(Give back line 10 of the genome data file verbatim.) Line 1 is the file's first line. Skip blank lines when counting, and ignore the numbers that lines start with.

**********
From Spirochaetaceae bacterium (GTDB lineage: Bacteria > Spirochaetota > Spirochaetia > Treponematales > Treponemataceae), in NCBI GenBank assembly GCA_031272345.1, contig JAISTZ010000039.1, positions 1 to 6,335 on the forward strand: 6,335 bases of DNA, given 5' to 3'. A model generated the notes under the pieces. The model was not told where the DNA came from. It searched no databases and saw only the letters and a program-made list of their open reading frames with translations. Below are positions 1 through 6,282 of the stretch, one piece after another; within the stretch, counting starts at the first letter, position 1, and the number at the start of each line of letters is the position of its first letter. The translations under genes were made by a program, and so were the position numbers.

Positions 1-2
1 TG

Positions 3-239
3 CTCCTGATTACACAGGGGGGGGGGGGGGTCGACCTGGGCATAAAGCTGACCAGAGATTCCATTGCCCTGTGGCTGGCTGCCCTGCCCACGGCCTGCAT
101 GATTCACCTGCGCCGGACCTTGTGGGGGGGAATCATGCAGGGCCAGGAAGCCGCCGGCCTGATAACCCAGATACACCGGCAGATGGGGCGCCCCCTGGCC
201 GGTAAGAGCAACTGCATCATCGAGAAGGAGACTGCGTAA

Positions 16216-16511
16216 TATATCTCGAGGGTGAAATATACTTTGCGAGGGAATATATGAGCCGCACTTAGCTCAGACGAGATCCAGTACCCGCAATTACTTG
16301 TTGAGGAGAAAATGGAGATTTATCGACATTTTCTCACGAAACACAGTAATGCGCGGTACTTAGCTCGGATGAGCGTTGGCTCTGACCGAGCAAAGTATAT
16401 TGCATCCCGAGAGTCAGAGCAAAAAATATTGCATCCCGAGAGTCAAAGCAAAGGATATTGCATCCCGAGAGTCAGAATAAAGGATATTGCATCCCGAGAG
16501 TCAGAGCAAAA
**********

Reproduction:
16301 TTGAGGAGAAAATGGAGATTTATCGACATTTTCTCACGAAACACAGTAATGCGCGGTACTTAGCTCGGATGAGCGTTGGCTCTGACCGAGCAAAGTATAT